A static caravan on a plot with extensions and fences and flags and a chiminea
Holiday home or permanent home? 

By the time the tent is up, dinner is served and we've taken a stroll among the haphazard temporary buildings it is bedtime. It's a good job too as the bar on site is firmly closed. 

Tomorrow. Hmmm. This idea of not using the motorways is all very well and good and noble. And yet unless I can miraculously find a primary trunk road without towns along the way then tomorrow is going to take all day. 

But Ren! You're Ren, 20,000 miles per annum Ren. Half a million miles Ren. Shut up you stupid boy. You have known for a long time now you prefer an easy day's ride. You prefer to have time to stop and look around. You prefer a casual ride then chill time in a cafe. Do we just hit the motorways and get this done? I, well, yeah but then, no, oh I don't know.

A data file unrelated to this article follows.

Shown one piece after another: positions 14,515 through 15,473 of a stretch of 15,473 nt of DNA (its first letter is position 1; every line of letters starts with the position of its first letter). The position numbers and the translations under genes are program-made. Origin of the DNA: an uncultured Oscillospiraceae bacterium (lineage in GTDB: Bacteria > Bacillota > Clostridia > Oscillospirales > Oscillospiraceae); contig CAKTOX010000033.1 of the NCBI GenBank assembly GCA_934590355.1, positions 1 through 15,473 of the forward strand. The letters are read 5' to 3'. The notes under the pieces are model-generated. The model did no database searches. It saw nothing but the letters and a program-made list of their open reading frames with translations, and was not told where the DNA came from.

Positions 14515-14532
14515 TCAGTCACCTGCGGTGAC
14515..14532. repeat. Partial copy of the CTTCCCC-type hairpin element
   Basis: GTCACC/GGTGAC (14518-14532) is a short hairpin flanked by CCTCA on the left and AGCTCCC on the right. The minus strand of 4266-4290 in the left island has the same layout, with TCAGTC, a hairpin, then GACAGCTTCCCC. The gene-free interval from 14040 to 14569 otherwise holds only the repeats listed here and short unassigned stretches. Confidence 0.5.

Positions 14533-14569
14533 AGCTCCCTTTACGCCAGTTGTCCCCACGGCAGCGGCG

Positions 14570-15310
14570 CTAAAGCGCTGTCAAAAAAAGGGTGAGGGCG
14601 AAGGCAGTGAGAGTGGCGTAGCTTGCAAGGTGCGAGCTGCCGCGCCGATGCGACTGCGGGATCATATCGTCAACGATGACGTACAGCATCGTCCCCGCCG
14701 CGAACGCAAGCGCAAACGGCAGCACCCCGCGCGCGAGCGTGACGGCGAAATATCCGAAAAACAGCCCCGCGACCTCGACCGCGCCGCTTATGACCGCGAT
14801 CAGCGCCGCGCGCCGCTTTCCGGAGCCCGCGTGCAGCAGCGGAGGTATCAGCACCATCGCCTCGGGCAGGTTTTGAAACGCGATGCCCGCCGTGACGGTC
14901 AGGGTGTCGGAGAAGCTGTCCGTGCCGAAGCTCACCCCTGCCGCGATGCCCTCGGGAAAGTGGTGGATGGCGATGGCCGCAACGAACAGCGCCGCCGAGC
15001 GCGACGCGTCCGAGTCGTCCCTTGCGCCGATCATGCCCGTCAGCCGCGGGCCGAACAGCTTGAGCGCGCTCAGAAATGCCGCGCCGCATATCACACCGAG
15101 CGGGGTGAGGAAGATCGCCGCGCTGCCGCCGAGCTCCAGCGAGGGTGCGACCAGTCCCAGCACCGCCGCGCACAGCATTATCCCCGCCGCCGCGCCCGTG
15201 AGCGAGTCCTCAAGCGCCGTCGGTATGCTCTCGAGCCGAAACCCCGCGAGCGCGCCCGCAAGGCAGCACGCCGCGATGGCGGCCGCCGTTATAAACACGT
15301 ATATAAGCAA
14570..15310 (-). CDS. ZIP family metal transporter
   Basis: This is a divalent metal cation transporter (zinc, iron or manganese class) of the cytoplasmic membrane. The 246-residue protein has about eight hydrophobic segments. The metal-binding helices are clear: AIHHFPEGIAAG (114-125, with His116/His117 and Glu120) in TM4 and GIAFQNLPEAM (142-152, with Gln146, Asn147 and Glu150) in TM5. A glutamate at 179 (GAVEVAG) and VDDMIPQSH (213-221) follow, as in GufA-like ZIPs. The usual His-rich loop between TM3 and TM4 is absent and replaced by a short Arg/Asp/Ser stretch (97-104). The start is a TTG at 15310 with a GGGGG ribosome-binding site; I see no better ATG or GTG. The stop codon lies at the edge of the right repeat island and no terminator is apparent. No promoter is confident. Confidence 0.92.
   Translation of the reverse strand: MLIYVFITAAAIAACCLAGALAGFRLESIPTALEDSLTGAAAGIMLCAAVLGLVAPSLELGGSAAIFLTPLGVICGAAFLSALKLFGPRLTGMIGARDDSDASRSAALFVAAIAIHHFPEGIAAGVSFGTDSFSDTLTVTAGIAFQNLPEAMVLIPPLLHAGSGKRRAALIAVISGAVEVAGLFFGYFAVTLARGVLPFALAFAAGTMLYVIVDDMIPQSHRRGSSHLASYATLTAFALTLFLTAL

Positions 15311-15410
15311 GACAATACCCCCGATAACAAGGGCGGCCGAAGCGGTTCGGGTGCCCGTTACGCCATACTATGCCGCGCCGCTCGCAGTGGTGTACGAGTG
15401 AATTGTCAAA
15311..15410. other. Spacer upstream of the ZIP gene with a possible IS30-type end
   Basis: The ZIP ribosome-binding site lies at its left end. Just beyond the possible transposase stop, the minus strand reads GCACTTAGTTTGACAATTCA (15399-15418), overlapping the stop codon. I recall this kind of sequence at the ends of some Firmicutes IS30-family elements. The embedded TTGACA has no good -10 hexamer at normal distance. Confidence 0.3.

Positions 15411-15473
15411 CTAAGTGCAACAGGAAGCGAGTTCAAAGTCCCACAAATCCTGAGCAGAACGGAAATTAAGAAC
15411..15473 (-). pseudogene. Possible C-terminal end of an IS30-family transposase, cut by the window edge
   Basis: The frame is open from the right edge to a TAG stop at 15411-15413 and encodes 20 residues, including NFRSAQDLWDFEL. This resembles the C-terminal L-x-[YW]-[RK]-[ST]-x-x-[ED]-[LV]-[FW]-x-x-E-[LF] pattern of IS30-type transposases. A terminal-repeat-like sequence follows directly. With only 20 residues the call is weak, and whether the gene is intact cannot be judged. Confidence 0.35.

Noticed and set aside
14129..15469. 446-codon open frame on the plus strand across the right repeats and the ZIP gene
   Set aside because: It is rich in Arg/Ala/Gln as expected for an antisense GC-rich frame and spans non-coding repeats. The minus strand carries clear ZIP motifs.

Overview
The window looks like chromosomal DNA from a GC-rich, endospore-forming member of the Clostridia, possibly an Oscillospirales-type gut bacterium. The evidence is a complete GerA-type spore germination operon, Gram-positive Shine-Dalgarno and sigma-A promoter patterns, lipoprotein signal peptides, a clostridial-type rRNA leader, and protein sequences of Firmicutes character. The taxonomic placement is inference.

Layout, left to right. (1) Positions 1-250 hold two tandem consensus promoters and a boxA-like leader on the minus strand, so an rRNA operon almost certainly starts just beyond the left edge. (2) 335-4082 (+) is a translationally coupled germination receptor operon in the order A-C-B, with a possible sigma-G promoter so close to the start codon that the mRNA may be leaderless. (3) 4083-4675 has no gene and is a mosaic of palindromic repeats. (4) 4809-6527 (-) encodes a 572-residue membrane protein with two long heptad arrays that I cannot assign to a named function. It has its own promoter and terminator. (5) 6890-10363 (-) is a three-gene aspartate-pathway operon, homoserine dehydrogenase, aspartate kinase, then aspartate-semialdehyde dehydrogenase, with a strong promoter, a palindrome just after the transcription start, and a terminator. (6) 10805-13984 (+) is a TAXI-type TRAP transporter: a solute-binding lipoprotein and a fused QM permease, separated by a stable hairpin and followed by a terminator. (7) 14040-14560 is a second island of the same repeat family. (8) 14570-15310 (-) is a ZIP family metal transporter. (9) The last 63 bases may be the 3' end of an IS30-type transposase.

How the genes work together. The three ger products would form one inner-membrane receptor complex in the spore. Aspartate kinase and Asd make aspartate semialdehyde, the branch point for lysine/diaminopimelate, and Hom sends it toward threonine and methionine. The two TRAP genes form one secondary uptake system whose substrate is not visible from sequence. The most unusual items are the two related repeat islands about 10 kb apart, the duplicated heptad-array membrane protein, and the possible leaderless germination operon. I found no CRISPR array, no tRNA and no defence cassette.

I really want to travel across country. I haven't seen much of Belgium. No, no we'll be fine. Probably. Bedtime, it's been a long day. 


If you'd like to advertise here contact ren@bikesandtravels.com

Prologue And Excuses It's the whys and the wherefores and the excuses for making this trip. You don't need a reason to travel, but it makes it easier to justify the expense and effort.
The Trouble With France Is It's Chunnel Time and Sharon's made a new friend. Finally in France Ren is finding the going frustratingly slow.
Kicking The Saddlebags Ren is having one of THOSE days. He's a very naughty boy and he needs to take a chill pill. It's them bloody foreigners fault.
Calmly Into Cochem After the previous day's temper tantrum and failure it would be fair to say this day is a better day.

Reader's Comments

Ian Soady said :-
You didn't take my other piece of advice - have a small scale map in the map pocket on the tank bag and follow the N and D roads in the approximate direction... However, north eastern France is not my favourite place (being beaten into that position only by south eastern England) hence I always go for the western channel crossings.